Southmead's 23 inpatient rooms get hand bells
Brass bells are being used by some in-patients at a Bristol hospital while an electronic alert system is installed.
Southmead Hospital said "proper testing" was done "to meet the need" before it opted for 23 hand bells at a cost of £91.77.
A spokeswoman for the problem-hit £440m hospital, which opened last May, said it was a short-term solution.
But city MP Charlotte Leslie said it was "yet another example of glitches in the system".
The bells are being used in adapted treatment rooms alongside the main wards. The wards have an electronic call system.
In December, a patient was given a brass bell to use while being treated.
With regard to extending the plan, the hospital spokeswoman said: "A doorbell was also tried but the metal hand bells were found to be the most appropriate as they could be heard in more ward areas."
Details of the scheme came from a Freedom of Information request made by the BBC to Southmead Hospital after patient Molly Goddard, 84, was given a brass bell to call for assistance.
Bristol North West Charlotte Leslie MP said: "Whilst it's good they are making alternative arrangements, it's yet another example of glitches in the system."
The Conservative politician added although "teething problems" were expected, any further adaptations to the building "may well cost more because the hospital was built under a PFI arrangement".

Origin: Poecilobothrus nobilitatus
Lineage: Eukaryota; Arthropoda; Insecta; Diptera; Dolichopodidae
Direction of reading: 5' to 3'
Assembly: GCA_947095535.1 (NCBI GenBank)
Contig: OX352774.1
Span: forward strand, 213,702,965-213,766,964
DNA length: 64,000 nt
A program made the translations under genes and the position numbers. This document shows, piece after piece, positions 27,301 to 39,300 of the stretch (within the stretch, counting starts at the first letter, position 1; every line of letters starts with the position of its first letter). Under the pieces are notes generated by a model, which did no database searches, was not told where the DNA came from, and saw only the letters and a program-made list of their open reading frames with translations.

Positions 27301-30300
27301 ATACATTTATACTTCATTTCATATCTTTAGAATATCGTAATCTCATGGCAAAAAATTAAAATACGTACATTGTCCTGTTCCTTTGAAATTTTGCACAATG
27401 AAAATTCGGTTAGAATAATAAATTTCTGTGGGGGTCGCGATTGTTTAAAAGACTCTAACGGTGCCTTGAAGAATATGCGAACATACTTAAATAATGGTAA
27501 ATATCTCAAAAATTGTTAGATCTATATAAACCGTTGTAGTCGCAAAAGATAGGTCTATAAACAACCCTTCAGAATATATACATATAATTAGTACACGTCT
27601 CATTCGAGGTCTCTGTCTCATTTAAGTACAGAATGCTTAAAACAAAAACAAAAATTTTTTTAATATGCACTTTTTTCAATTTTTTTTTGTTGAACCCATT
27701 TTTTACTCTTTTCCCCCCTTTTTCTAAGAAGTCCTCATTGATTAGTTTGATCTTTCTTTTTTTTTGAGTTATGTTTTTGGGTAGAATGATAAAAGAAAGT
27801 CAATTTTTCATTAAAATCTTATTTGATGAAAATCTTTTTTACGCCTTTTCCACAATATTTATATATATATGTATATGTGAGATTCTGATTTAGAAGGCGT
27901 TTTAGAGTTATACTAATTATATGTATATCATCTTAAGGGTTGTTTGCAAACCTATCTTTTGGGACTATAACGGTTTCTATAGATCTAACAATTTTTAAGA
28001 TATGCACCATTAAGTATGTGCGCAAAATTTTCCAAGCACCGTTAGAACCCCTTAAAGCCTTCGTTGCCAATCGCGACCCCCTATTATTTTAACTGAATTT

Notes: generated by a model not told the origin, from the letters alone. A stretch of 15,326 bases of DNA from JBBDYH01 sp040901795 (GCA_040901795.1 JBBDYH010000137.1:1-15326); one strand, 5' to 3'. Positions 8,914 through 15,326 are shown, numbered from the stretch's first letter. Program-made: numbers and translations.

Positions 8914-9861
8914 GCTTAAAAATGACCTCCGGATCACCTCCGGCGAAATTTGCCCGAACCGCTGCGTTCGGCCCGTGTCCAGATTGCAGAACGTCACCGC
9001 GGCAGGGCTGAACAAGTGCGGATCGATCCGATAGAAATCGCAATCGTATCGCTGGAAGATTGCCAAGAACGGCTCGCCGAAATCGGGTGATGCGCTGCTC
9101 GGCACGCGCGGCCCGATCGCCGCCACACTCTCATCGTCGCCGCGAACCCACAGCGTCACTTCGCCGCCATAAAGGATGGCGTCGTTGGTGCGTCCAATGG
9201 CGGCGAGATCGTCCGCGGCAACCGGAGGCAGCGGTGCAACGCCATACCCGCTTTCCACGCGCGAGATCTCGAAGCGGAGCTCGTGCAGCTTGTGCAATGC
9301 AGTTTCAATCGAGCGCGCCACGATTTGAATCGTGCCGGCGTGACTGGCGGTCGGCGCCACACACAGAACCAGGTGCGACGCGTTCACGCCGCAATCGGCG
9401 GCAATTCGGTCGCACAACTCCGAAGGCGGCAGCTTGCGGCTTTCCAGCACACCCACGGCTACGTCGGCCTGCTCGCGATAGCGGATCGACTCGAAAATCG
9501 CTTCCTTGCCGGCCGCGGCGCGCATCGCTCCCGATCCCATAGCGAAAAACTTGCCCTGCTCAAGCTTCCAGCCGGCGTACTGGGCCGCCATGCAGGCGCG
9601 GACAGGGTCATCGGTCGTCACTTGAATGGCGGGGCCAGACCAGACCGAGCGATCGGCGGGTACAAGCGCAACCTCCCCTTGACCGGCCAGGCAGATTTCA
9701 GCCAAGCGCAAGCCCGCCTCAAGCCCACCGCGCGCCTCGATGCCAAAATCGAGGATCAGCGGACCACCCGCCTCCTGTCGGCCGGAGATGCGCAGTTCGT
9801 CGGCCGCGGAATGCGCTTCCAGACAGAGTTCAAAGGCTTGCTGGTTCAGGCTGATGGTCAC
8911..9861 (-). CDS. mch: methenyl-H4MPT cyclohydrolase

The inpatient rooms are used by the hospital as a short-term place where patients are placed to free up emergency beds prior to admission to wards.
The hospital said the new call alert system would be in place soon, relieving the need for the metal bells.
It was also revealed on Tuesday that the hospital's fire alarm had gone off 80 times between its opening in May and the end of December.
A Freedom of Information Act request revealed the main causes as burnt toast, cooking and accidental activation of call points.
Covers have been put over red fire call points by security doors that also have a green break-glass to open the doors in an emergency.
"We had several months where we had these false alarms with people pressing the [fire] break-glass - that has more or less stopped," facilities manager Simon Wood said.
"If we discover any we've missed - there's about 4,000 - they'll get a cover over them."